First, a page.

Tuesday, June 19, 2007

Praxis: Lectio Divina

The first practical exercise we'll explore here is called Lectio Divina, Sacred or Divine Reading. This is an important exercise, since we, among other faiths, have a large collection of texts at our disposal (such as the Bible and the Nag Hammadi finds). While we must, by all means, utilise our intellect in our approach to these texts, it is also important to "read" them in another manner, to allow the truth that is hinted by their words to filter into our heart and change us. In this sense, reading such scripture becomes a form of prayer, a method of communion with the Divine.

This process generally takes the following form, though don't feel limited to it, as each individual reader and reading will follow its own path when allowed to, and communication with God is never truly defined by the bonds of structure. Take it as a guideline and go from there:

1. Lectio

This is the reading part itself, but unlike some other forms of reading, where we may be merely skimming the lines or trying to hurry through to the next paragraph, this should be a slow, deliberate reading of the selected material. Several rereads are also good practice, to allow the verse (etc.) to sink in.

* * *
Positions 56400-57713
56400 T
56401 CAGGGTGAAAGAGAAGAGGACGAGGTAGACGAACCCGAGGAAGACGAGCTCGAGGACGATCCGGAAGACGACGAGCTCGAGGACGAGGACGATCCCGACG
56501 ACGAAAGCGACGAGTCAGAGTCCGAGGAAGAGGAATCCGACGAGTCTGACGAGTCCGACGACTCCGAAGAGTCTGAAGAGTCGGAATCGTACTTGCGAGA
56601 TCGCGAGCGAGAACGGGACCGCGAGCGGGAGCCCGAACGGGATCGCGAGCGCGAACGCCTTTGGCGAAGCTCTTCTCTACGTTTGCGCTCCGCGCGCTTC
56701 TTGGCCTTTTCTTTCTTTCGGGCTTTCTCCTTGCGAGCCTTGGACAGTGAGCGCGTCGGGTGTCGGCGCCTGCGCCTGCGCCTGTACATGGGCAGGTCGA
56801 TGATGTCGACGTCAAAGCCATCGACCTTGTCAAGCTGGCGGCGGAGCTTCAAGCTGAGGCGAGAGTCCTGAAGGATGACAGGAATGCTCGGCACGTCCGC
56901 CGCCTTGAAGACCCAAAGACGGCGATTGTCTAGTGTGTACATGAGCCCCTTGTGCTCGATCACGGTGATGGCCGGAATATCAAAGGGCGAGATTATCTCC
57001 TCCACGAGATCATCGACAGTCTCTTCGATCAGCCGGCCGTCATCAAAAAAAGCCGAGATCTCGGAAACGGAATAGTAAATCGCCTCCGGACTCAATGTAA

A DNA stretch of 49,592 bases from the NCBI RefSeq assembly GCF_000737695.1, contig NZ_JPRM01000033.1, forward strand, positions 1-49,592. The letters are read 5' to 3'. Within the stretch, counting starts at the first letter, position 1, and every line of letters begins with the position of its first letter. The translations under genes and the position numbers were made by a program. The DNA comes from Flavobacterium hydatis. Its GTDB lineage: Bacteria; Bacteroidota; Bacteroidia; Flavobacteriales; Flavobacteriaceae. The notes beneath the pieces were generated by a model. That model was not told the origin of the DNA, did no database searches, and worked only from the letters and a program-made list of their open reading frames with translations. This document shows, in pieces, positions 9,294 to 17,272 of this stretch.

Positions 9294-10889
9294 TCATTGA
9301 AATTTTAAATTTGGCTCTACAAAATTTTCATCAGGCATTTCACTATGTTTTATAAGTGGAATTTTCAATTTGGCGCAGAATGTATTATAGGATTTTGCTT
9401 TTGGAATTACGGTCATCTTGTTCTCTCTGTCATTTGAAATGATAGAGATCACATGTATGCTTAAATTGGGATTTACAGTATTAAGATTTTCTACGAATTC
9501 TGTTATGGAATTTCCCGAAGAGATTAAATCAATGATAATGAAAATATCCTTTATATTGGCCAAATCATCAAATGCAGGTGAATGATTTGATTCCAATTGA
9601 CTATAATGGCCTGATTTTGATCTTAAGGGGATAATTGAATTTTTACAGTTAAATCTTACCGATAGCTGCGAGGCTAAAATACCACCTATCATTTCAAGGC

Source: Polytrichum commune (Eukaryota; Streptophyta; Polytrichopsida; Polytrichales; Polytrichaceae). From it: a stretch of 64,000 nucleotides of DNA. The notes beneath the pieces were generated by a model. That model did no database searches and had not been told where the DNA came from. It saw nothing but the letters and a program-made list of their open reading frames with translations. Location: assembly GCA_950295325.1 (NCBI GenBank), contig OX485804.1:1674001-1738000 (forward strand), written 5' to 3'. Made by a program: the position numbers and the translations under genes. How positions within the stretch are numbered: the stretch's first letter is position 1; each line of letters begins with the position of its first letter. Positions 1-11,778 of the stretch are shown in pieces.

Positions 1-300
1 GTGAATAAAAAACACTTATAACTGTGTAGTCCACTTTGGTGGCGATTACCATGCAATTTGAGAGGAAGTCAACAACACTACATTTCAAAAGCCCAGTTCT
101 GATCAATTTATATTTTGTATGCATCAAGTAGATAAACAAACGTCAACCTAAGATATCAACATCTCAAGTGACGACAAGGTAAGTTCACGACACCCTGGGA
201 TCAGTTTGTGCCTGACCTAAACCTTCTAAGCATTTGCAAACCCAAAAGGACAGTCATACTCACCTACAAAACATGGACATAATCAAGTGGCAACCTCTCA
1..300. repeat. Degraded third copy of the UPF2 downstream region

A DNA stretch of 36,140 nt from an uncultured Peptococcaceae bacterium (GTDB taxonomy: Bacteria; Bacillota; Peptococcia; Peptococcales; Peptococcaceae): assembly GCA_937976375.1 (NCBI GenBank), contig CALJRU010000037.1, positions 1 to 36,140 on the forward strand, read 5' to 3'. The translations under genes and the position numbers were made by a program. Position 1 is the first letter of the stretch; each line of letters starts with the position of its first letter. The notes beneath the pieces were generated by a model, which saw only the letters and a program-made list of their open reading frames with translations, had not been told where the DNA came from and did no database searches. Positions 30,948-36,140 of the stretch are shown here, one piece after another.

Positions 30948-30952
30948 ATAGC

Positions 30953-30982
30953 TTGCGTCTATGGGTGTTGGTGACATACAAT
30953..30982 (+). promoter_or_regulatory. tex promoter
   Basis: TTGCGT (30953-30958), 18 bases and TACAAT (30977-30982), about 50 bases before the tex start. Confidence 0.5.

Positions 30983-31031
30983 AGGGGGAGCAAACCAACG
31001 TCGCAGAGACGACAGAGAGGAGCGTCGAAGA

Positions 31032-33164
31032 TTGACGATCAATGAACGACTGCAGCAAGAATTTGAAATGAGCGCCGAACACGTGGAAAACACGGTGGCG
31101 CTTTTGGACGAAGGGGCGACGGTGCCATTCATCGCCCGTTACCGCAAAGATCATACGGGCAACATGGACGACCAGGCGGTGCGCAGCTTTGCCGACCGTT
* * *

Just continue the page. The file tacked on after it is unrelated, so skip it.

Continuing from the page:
2. Meditatio

This is the part where you meditate upon the words and meaning of the reading you have chosen. Try to uncover its meaning and how it applies to you, but don't force it; let it flow naturally from the piece itself, letting key words lead you on trains of thought and new meaning.

3. Oratio

This is the part where you make a response to the piece and your findings through meditation on it. It is where, effectively, you "talk" to God, expressing what you have discovered about the world and yourself via the reading.

4. Contemplatio

This is the part where God makes his response, and this is accomplished by trying to clear the mind from your own conscious and unconscious thought patterns and allowing the voice of the divine to descend upon you. While this is expressed in terms of a dialogue, it's important to note that this is primarily an inner dialogue, so expect "contact" via thoughts, ideas, etc. that arise during your contemplation.

While some of the above stages may seem similar to each other, the subtle differences can only truly be known by actually practicing it. It's also important to note that you should not select a huge piece of scripture to read, as this may distract from the exercise itself. You are more likely to have success with this exercise if you take small passages individually and allow them to sink in without battling for attention with other passages.

And that's that. Remember, this is not merely a form of reading. It is a sacred act of communion with the Divine, an act of prayer that opens the channels on both ends. With that I wish you the best with practice of this. Feel free to leave comments on how you are progressing.

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